Arts, Empowerment and University: Interview with Kate O’Gorman, Emma Pallett and Louise Harris

Impact Arts interviews Kate O’Gorman, Emma Pallett and Louise Harris, all starring in Lakeside Arts and Nottingham New Theatre’s collaborative production Blue Stockings.

Can you describe which character in Blue Stockings you play and how they are like/differ from your own character and your own university experience?

Kate: I play Tess Moffat, who studies Science (mainly Astronomy) and throughout the play she struggles in making a difficult decision between love and knowledge, eventually choosing one (I won’t reveal which!). I think if I was comparing her to myself she is more Science-based whereas I am more Arts-based and she spends a lot of time throughout the playing slashing the Arts and arguments I would make to defend the Arts.

Emma: I play Carolyn Addison, who is in many ways quite similar to me. She’s quite open-minded and headstrong and will offer opinions and put them forward. She loves to travel (as I do) but unlike me, she wants to be a doctor and is very much more interested in sciences, with her final project being on studying the impact of the Coriolis effect on ocean currents. I have however spent a lot of time around scientists so it is quite nice to be able to live the lives of people around me who have explained things like this to me before.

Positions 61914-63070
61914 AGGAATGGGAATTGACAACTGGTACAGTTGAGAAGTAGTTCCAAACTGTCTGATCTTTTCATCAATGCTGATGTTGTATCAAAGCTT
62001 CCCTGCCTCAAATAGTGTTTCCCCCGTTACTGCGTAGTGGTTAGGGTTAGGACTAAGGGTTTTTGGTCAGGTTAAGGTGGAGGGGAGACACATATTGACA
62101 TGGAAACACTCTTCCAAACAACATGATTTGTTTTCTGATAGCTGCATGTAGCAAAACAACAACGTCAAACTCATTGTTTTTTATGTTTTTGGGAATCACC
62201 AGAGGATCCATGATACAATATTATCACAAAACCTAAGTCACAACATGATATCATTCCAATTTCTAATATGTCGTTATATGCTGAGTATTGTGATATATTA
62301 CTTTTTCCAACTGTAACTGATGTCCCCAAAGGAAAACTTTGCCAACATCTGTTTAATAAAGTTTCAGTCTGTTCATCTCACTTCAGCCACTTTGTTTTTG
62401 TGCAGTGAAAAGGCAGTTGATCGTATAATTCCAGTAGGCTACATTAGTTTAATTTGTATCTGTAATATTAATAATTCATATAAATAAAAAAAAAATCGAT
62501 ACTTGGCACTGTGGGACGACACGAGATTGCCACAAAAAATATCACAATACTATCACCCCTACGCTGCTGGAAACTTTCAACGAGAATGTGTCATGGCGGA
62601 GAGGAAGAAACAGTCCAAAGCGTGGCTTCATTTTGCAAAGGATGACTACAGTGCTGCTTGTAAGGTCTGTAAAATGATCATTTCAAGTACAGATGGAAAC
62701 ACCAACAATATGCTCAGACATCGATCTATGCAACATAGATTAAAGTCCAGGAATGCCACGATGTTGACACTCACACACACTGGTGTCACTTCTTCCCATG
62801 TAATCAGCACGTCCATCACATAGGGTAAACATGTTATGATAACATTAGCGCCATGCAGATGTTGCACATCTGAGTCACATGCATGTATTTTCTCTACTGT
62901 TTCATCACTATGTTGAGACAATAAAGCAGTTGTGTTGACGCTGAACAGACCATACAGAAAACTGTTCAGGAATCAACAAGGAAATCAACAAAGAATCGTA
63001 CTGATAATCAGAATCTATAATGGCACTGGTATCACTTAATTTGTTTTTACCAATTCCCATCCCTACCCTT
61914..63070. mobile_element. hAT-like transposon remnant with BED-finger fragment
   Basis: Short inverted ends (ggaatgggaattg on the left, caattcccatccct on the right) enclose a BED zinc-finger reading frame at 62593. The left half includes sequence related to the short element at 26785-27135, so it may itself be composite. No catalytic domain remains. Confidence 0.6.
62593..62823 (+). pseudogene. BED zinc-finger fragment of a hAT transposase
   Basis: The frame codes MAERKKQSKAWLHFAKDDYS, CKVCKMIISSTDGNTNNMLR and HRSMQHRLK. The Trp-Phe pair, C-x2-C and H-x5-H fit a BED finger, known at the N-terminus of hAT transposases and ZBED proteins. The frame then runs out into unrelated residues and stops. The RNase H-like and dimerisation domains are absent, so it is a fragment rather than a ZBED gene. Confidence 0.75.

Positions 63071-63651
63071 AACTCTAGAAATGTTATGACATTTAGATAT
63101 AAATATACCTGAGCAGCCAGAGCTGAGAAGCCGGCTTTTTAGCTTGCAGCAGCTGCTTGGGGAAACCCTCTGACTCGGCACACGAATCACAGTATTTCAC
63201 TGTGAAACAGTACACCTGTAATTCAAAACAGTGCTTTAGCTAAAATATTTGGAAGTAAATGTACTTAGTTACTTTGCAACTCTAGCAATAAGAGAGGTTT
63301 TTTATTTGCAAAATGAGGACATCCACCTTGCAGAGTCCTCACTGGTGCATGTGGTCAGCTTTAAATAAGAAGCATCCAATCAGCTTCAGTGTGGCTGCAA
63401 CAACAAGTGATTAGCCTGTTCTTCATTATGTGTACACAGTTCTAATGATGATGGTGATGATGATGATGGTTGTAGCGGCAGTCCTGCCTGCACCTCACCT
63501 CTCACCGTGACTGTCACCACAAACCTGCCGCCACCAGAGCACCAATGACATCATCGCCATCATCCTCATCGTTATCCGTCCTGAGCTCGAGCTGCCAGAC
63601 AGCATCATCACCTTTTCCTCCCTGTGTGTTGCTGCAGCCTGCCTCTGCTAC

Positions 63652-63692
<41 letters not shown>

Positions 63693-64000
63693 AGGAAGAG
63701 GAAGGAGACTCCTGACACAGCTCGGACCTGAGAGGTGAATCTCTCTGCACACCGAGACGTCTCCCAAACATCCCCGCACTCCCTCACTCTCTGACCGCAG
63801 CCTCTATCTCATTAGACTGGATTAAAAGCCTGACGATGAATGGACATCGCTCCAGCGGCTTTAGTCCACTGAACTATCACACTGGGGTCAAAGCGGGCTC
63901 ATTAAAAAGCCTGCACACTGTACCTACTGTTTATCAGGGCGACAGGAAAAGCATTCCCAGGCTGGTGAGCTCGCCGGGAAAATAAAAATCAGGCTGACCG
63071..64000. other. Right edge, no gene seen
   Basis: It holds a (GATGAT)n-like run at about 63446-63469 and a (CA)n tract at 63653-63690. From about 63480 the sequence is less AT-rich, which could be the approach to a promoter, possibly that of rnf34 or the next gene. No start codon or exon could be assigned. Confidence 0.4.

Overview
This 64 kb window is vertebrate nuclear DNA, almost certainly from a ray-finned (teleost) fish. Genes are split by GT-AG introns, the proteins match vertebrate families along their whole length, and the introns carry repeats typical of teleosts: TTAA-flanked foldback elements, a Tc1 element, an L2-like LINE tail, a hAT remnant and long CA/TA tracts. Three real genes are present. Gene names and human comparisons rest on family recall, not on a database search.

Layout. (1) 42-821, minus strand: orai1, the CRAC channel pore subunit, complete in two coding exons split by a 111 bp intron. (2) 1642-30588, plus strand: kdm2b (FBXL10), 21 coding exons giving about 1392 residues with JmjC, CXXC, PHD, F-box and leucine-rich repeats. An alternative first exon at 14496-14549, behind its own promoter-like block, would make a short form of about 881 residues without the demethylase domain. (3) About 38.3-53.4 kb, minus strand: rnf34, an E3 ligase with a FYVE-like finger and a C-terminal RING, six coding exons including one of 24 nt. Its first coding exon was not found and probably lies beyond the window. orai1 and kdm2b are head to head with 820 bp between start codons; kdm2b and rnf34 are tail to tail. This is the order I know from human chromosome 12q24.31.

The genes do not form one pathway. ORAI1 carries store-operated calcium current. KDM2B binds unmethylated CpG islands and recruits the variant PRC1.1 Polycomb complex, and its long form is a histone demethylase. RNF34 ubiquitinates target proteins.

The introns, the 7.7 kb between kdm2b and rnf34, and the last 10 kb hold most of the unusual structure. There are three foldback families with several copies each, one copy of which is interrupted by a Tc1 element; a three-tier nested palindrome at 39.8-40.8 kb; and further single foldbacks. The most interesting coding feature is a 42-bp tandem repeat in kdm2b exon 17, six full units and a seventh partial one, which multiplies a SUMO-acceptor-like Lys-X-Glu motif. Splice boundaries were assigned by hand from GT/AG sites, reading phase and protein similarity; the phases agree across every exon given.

Louise: I play Principal Elizabeth Welsh, who is the head of Girton College (the women’s college in the play) and she is very different to me in that she is a teacher and a classicist whereas I am a mathematician. I think she has many admirable qualities as a figure though in that she is very strong-minded and passionate about the women beneath her getting the right to graduate and isn’t afraid of expressing her opinion.

How has working on a play at Lakeside Arts been different to all of the other plays you have worked on in the New Theatre? Have you learnt any new skills?

Kate: I think one of the first things you notice is that the rehearsal process is very different. It’s been a very intense three weeks rehearsing but you get a lot more time to research and explore character motivations and developing a character than I have had before with a New Theatre show.

Emma: You get a lot of chance to explore scenes in a lot more details than you get with New Theatre shows and you don’t stop to get it right. That is quite rewarding.

What do you feel the most valuable thing about being a modern day student being in a production of Blue Stockings is? Do you feel it has taught you anything about how you look at your own university experience?

Kate: I think it shows us how much we take for granted nowadays. Obviously, us as females now have equal rights to study but seeing how difficult it was for women to have rights is really quite eye-opening.

Emma: My character is quite modern, so it’s interesting to see my character in this quite old-fashioned environment. It’s quite fascinating to see how she interacts with other characters based on what she feels she knows and her own experiences.

Louise: It has made me quite reflective. It is now my final year and for ages I was saying I didn’t want to graduate, but experiencing this and showing me everything that women before me have achieved (in getting the right to graduate) has shown me that I can have the real world if I want it and that I am taking it for granted.